radst watcher in eveiy category.
To the Physical Plant
Department: its time you did
away with such white radst
practices. You are furthering an
institution that this place of
higher learning should be the
first to help destroy.
We blades are tired of your
institutionalized racist tactics
and tired of being watched like
we were sub-humans destined to
the hard back-breaking chores of
life. You can do better.
ERNEST K. JOHNSON, 111, 3AS

Page 7



I, The Florida Alligator, Tuesday, November 4.1909

Page 8

Orange d

ADDRESS CAMPUS CALENDAR
NOTICES TO PUBLIC FUNCTIONS
OFFICE, J. WAYNE REITZ UNION

Administrative Notices

VISTA applications are
available at the International
Center, south of Walker Hall.
FULBRIGHT PROGRAM
Adviser at the International
Center has received the final list
of participating countries in the
one year program for American
seniors or graduate students
wishing to compete for the
overseas study/research grants in
1970-71.
ETS FOREIGN LANGUAGE
EXAMINATIONS will be given
Dec. 6. The last day for receipt
by the Educational Testing
Service, Princeton, NJ., 08540,
is Nov. 12 for application and
$lO fee for reading knowledge
examinations in French,
German, Russian and Spanish.
Registration fees increase $3 after
Nov. 12 and up to the closing
date of Nov. 19.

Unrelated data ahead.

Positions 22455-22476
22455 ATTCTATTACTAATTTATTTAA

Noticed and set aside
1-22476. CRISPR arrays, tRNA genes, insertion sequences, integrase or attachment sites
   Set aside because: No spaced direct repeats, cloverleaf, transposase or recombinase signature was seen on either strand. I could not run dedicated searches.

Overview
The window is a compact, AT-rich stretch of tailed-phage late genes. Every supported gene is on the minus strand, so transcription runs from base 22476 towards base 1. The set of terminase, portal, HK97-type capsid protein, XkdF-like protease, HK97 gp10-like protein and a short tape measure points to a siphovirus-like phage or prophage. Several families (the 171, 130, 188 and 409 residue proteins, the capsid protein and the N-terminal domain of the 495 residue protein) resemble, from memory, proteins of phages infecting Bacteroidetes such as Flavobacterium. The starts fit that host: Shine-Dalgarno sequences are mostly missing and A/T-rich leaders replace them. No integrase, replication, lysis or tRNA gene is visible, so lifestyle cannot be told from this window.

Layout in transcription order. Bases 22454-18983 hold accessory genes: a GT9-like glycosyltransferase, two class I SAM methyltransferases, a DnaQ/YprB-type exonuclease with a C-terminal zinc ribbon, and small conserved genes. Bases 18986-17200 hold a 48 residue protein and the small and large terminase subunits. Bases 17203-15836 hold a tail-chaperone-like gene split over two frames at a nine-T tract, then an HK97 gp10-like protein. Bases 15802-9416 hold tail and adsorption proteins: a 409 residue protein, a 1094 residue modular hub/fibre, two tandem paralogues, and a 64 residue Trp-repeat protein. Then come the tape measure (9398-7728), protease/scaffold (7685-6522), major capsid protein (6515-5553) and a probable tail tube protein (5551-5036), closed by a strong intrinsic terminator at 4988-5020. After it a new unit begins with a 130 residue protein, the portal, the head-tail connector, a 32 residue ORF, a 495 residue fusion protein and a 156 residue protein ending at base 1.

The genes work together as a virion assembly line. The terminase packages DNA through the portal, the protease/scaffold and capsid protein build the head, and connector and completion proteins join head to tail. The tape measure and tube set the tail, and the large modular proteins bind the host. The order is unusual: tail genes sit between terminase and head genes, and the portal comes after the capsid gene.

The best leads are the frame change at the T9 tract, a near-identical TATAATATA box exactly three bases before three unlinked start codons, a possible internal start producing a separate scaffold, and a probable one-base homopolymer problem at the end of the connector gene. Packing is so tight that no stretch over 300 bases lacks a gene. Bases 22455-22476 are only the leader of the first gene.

GRADUATE COUNCIL
MEETING will be held on
Thursday, Nov. 6, at 1:30 p.m.
in Room 235 Tigert Hall.
MID-TERM TESTS: All
students taking the courses
listed below are expected to
take the test as listed. Each
student must bring a No. 2 lead
pencil and will be required to
use his Social Security Number.
CEH 131 MID-TERM TEST
will be given Tuesday,
November 4, at 7:00 p.m.
Students whose last names
begin with (A) report to Floyd
104 or 106; (B) to Little 101
or 109; (C) to Leigh 207;
(D-E) to Little 113, 121, or
125; (F) to Little 210, 203,
205 or 207; (G) to Little 213,
215, 217, or 219; (H) to
Little 221, 223, 225, 227,
233, 235, or 239; (l-L) to
Matheriy 2,3, 4,5, 6,7, 8,9,
10, 11, 12, 13, 14, or 16; (M)
to Matheriy 102, 105, 108,
111, 113, 115, 116, 117, 118,
or 119; (N-O) to Anderson

GAINESVILLE FLORIDA CAMPUS FEDERAL CREDIT UNION 1
*. %#OUl* e T \ /
Why miss Out on one of Florida's favorite sports? From \ /Hy IF